STONY BROOK, NY, September 29, 2020 - Diet remains an important part of disease prevention and management, and a new study suggests that consumption of fructose may worsen intestinal inflammation common to inflammatory bowel diseases (IBD). Led by David Montrose, PhD, of the Renaissance School of Medicine at Stony Brook University, the study is currently published early online in Cellular and Molecular Gastroenterology and Hepatology.
Rates of IBD have been increasing worldwide. According to the Centers for Disease Control and Prevention (CDC), approximately three million Americans are diagnosed with IBD each year, up one million from incidence in the late 1990s. Consumption of a western diet, including fructose, is associated with increasing rates of obesity and diabetes, and IBD may be an additional disease exacerbated by fructose intake.
“The increasing incidence of IBD parallels higher levels of fructose consumption in the United States and other countries,” says Montrose, an Assistant Professor in the Department of Pathology and faculty researcher in the Stony Brook University Cancer Center. "Our findings provide evidence of a direct link between dietary fructose and IBD and support the concept that high consumption of fructose could worsen disease in people with IBD. This is important because it has the potential to provide guidance on diet choices for IBD patients, something that is currently lacking."
Montrose, along with colleagues at Weill Cornell Medicine, tested three mouse models of IBD. They were fed high amounts of fructose, which worsened colonic inflammation along with notable effects in their gut bacteria including changes in their type, metabolism and localization within the colon. Complementary mechanistic work demonstrated that the microbiota is causally linked to the detrimental effects of the high fructose diet.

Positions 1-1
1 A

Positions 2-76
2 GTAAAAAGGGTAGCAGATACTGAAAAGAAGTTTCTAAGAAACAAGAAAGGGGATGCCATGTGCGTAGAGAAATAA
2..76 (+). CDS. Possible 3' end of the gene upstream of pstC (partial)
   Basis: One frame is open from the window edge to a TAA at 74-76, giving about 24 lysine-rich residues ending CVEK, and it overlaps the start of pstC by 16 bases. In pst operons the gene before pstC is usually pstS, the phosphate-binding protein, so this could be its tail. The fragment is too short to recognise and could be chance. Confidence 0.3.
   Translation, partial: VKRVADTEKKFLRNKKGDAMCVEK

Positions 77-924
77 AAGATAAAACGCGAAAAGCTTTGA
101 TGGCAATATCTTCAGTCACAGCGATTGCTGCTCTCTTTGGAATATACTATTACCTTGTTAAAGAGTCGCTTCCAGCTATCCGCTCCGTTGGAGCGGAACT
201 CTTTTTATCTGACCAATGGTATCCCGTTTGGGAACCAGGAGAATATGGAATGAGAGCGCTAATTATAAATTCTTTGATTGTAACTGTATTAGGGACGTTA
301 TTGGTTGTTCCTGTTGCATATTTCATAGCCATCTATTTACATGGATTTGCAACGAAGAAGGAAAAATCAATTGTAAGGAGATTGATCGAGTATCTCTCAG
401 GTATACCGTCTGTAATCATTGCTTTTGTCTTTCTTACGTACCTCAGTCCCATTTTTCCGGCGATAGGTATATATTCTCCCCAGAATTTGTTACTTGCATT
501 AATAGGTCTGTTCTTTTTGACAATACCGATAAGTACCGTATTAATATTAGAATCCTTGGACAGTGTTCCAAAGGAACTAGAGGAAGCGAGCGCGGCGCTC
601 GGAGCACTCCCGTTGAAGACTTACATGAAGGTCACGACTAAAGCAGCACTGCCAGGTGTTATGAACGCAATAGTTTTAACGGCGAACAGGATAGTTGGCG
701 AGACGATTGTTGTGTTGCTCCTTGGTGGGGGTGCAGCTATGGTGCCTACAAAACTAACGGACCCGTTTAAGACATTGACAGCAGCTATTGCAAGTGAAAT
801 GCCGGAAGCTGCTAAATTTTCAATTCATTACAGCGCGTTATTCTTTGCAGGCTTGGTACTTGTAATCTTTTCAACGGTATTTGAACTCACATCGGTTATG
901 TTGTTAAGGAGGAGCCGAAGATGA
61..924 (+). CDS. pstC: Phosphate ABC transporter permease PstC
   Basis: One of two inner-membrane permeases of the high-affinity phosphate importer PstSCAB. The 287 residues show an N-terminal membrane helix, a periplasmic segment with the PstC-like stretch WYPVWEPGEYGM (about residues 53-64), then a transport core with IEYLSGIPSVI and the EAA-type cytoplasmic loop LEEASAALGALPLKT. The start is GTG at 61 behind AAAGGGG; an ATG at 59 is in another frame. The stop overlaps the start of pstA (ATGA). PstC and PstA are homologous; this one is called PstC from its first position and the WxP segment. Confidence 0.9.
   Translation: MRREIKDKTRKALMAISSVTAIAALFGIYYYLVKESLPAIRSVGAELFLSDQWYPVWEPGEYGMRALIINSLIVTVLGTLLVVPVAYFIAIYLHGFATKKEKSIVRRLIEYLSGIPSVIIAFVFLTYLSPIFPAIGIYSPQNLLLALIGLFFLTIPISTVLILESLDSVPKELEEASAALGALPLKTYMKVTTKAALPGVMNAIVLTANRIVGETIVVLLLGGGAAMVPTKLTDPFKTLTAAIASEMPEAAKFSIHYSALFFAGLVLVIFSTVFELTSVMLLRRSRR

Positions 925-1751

The paper concludes that the "excess dietary fructose consumption had a pro-colitic effect that can be explained by changes in the composition, distribution and metabolic function of resident enteric microbiota."
Montrose says several next steps are planned to expand upon these findings. These include the development of interventions to prevent the pro-inflammatory effects of dietary fructose as well as evaluating whether this diet increases colitis-associated tumorigenesis. This second point is particularly important because IBD patients are at increased risk of developing colon cancer due to a lifetime of chronic inflammation of the gut.
About Renaissance School of Medicine at Stony Brook University:
Established in 1971, Renaissance School of Medicine at Stony Brook University includes 25 academic departments. The three missions of the School are to advance the understanding of the origins of human health and disease; train the next generation of committed, curious and highly capable physicians; and deliver world-class compassionate healthcare. As a member of the Association of American Medical Colleges (AAMC) and a Liaison Committee on Medical Education (LCME) accredited medical school, Stony Brook is one of the foremost institutes of higher medical education in the country. Each year the School trains nearly 500 medical students and more than 600 medical residents and fellows. Faculty research includes National Institutes of Health-sponsored programs in neurological diseases, cancer, cardiovascular disorders, biomedical imaging, regenerative medicine, infectious diseases, and many other topics. Physicians on the School of Medicine faculty deliver world-class medical care through more than 31,000 inpatient, 108,000 emergency room, and 940,000 outpatient visits annually at Stony Brook University Hospital and affiliated clinical programs, making its clinical services one of the largest and highest quality medical schools on Long Island, New York. To learn more, visit http://www.medicine.stonybrookmedicine.edu.
Cellular and Molecular Gastroenterology and Hepatology